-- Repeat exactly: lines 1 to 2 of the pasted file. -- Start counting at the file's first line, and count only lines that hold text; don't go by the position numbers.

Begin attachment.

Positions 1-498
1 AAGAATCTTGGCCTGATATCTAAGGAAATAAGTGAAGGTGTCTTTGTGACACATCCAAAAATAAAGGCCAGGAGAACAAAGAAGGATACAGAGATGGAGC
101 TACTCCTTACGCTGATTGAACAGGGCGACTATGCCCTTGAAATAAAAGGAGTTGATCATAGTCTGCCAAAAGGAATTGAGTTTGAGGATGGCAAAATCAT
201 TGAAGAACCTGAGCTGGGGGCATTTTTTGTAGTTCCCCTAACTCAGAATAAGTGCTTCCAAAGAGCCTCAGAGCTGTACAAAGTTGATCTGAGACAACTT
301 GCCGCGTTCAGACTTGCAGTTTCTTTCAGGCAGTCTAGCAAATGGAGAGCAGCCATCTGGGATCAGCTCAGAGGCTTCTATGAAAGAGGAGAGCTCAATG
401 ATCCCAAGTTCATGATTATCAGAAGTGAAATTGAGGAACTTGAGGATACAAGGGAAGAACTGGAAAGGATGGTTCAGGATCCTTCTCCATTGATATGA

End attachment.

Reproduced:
Positions 1-498
1 AAGAATCTTGGCCTGATATCTAAGGAAATAAGTGAAGGTGTCTTTGTGACACATCCAAAAATAAAGGCCAGGAGAACAAAGAAGGATACAGAGATGGAGC